Field Test: Audix VX-10

Jan 1, 2001 12:00 PM, By Mark Frink



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VOCAL CONDENSER MICROPHONE Over the past few years, Audix has emerged as a serious player in the field of live performance mics. The company's latest offering is the VX-10, a $599 cardioid model with a screw-on, field-replaceable, true condenser capsule in a body based on the same form factor as its familiar OM Series of dynamic mics.

I auditioned this model for use on Joni Mitchell's Both Sides Now tour. We were looking for the most natural-sounding vocal microphone on the market, because on the tour, as on the album, Mitchell is backed by a 60-piece orchestra. There have been many condenser vocal mics introduced in the past few years; we searched through dozens of models, so it took some time.

Most condenser vocal mics have an unnatural presence peak between eight and 11 kHz that is annoying to singer and listener alike. Many also have a proximity effect that clouds the response in the midrange. Some condensers use an electret design allowing operation on phantom power voltages below 48 volts, but many of these have an artificial sound that doesn't work as well for featured instruments or vocals. By the end of our auditions, only two other models were still in the running with the VX-10 - a recent offering from Germany and a not-so-recent one from Japan - but the VX-10's open and transparent sound placed it ahead of those.

ON TOUR WITH JONI MITCHELL The Mitchell tour proved the mic's strong points; it kept any leakage of the orchestra or floor monitors sounding as natural as the singer. The polar pattern seems tighter than what I would call cardioid, but, due to its smooth off-axis response, it is very forgiving. Mitchell's sultry, swaying vocal delivery is combined with four floor monitors and a 60-piece orchestra, so the mic had sound coming at it from all directions. Its smooth HF response eliminated the usual need for a de-esser. Low handling noise and a modest proximity effect make it a singer's dream come true. Our only objection was a slight excess of 800 Hz, which, given the mic's other strengths, was a simple shortcoming to fix with a tweak of the EQ.

AND WITH K.D. LANG Moving on to k.d. lang's Invincible Summer tour immediately afterward, I wanted to use the VX-10 again. However, Ms. lang has a strong attachment for a legacy electret condenser that she's used her entire career, and she is very comfortable with its unique styling and steadily rising response. We did, however, put three VX-10s into play for background singers Amy Keys, Kate Markowitz and Windy Wagner, who especially enjoyed their sound because they were using in-ear monitors. The complicated three-part harmonies - a trademark of lang's production - are the second-loudest element in the mix. We were often asked what kind of effect was employed on them, when it was simply a stock Lexicon reverb.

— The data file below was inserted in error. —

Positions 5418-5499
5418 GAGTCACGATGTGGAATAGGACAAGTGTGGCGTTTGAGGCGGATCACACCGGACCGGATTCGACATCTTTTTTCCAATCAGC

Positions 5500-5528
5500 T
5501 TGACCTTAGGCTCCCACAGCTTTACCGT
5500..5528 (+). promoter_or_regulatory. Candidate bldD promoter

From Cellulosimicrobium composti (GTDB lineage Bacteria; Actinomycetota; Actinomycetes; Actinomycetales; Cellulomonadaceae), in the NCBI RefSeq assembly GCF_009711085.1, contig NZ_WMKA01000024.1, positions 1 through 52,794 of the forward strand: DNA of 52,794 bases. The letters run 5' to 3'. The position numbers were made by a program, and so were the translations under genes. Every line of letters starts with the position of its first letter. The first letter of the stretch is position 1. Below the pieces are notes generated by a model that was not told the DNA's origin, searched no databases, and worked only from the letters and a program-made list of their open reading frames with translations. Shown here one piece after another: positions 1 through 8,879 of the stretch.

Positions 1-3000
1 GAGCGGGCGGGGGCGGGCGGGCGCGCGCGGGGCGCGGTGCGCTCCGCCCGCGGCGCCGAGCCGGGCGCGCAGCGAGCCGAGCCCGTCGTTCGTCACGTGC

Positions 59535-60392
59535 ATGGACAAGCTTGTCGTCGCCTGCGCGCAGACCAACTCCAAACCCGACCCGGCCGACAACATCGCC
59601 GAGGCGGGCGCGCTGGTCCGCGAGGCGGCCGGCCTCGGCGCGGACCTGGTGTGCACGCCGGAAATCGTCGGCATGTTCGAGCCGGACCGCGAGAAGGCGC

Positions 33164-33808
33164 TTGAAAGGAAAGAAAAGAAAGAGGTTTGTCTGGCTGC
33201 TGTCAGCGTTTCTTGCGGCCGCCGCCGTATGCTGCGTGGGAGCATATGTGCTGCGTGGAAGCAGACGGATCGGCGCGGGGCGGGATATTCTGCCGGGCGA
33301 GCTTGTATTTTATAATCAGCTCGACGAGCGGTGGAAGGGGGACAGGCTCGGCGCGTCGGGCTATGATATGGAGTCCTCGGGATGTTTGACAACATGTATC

The VX-10 offers 10 to 20 dB more output than most other condensers. This requires less gain at the mic preamp for a cleaner sound. The VX-10 also has a great deal of headroom, so that vocals - from a whisper to a scream - are reproduced cleanly. The most striking feature of the VX-10 is its natural, transparent sound quality. With sound engineers having to fight so many elements to get vocals to sit cleanly in the mix, this mic offers an edge that will make the most jaded live engineer sit up and listen. Don't take my word for it; compare one to your current favorite vocal condenser, either live or studio, and hear for yourself.

BRINGING IT BACK HOME Although the VX-10 is intended for live sound, broadcast and recording users will also appreciate its sonic honesty and robust output level. Engineers may also find it serves a variety of applications other than vocals. Musicians looking for an all-purpose condenser mic that can be used both in the studio and on the road need look no further than the VX-10. A nice addition to any inventory, this microphone would never sit on the shelf for long.

Audix Corporation, Box 4010, Wilsonville, OR 97070; 503/682-6933; fax 503/682-7114;

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